récif à ragues

English translation: tiered concrete-slab reef

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13:05 May 17, 2018
French to English translations [PRO]
Tech/Engineering - Other / marine ecology
French term or phrase: récif à ragues
see this link (I am translating this site)
http://www.seaboost.fr/wp-content/uploads/2017/10/Fiche-tech...

raguer means wear away; but it must mean something else here


thanks
Jackie Doble
France
Local time: 03:54
English translation:tiered concrete-slab reef
Explanation:
See the discussion entries.
"Rague" seems to be a very obscure word, and I may be wrong but I don't think you're going to find an equivalent. You just need a term that describes the design.
Selected response from:

philgoddard
United States
Grading comment
I think this is more understandable Thanks!
4 KudoZ points were awarded for this answer



Summary of answers provided
4 +1multi-layer crevice reef
Charles Davis
4tiered concrete-slab reef
philgoddard


Discussion entries: 12





  

Answers


42 mins   confidence: Answerer confidence 4/5Answerer confidence 4/5
tiered concrete-slab reef


Explanation:
See the discussion entries.
"Rague" seems to be a very obscure word, and I may be wrong but I don't think you're going to find an equivalent. You just need a term that describes the design.

philgoddard
United States
Native speaker of: Native in EnglishEnglish
PRO pts in category: 32
Grading comment
I think this is more understandable Thanks!
Notes to answerer
Asker: Ok thanks, I have sent an email to the agency director who lives in Nice and is a keen sailor, maybe he will know... will get back to you

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1 hr   confidence: Answerer confidence 4/5Answerer confidence 4/5 peer agreement (net): +1
multi-layer crevice reef


Explanation:
An alternative, based on my findings and suggestions in the discussion. Personally I think what matters here is the shape rather than what it's made of, and I would be happier including a nod to the actual (apparent) meaning of "ragues". Actually artificial reefs tend to have holes rather than crevices, so I don't think it's a tautology.

"Layer" and "tier" would do equally well.

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Note added at 20 hrs (2018-05-18 09:06:32 GMT)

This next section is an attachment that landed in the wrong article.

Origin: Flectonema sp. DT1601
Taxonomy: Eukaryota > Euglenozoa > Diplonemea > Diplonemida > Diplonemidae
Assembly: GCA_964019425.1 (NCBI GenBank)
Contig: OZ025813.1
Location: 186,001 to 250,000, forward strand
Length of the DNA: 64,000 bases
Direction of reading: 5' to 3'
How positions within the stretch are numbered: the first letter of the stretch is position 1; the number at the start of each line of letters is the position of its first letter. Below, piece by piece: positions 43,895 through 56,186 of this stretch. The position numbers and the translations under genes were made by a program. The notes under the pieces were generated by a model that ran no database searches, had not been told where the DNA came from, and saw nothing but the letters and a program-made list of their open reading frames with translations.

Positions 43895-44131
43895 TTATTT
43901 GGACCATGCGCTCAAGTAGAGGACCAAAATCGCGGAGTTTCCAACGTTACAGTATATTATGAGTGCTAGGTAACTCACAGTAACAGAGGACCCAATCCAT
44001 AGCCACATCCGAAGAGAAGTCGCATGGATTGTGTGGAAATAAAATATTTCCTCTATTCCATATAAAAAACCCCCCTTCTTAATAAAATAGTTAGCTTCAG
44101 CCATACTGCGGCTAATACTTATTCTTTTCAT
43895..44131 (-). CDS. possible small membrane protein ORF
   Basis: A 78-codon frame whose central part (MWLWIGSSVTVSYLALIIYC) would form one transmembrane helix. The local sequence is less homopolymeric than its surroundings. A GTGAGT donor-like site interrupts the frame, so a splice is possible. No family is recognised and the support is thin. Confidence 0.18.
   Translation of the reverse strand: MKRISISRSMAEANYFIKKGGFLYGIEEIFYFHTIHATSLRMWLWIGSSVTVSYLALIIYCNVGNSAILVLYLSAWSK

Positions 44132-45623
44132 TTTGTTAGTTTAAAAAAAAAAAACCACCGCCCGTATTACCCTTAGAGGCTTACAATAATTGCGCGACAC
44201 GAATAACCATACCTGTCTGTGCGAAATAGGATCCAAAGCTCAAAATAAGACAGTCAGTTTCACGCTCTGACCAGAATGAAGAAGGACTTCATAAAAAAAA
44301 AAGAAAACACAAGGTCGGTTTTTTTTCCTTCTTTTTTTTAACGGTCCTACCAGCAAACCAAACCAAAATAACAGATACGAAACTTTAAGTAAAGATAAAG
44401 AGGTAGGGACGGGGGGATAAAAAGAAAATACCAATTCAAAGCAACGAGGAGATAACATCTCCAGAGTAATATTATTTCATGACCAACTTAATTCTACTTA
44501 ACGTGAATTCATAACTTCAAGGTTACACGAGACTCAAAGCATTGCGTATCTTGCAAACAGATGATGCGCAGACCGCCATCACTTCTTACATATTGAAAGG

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It is not a common word, clearly, and I think it's almost certainly regional (south-west); Provençal origin would fit that. But it certainly seems to be standard in diving circles. If you look for "ragues" + "sous-marin" you find quite a lot of examples. And I think the meaning is definitely crevices, specifically horizontal ones: deep, narrow cavities where fish and crustaceans lurk.

I still think that because the object of this particular artificial reef is to create a habitat with crevices, the emphasis should be on the "ragues": the gaps between the slabs rather than the slabs themselves.

Here's the French version of a document on the best Spanish diving sites. It uses the word "ragues" three times, referring to the Catalan coastline, and each time it's translating the Spanish word "grietas", which means cracks or crevices. For example:

"Les parois, tapissées de belles gorgones, possèdent de nombreuses ragues qui abritent congres, murènes et langoustes"
https://issuu.com/estacionesnauticas/docs/les_meilleures_des... (p. 2)

Spanish version:
"La pared, tapizada de bellas gorgonias, muestra numerosas grietas con congrios, morenas y langostas"
https://issuu.com/estacionesnauticasdemenorca/docs/30mejores...

This is about a wreck colonised by fish:

"Au printemps, des bancs de sars et de saupes [...] dans les interstices des carcasses, formant alors d'immenses ragues"
https://books.google.es/books?id=hbsTCwAAQBAJ&pg=PT246&lpg=P...

Another indication that it's specifically a horizontal crevice:

"Suivant le type de roche ou sa configuration, on peut parier du type de poisson que l'on peut trouver. Ainsi, ragues horizontales et autres failles verticales ou obliques sont des endroits privilégiés pour le sar."
http://magieweb.pagesperso-orange.fr/plonge2.html

Charles Davis
Spain
Local time: 03:54
Works in field
Native speaker of: Native in EnglishEnglish

Peer comments on this answer (and responses from the answerer)
neutral  philgoddard: If it's tiered, then by definition it has crevices. // But there's a picture, so you couldn't misinterpret it.
1 hr
  -> No, not necessarily; it depends whether there are gaps between the tiers. That is one of my main reasons for offereing an alternative; "tiered" could well be interpreted as stepped (like a Maya pyramid). Better to clarity.

agree  B D Finch: Reef with crevices would probably be enough, but your description is more complete.
3 hrs
  -> Thanks, Barbara
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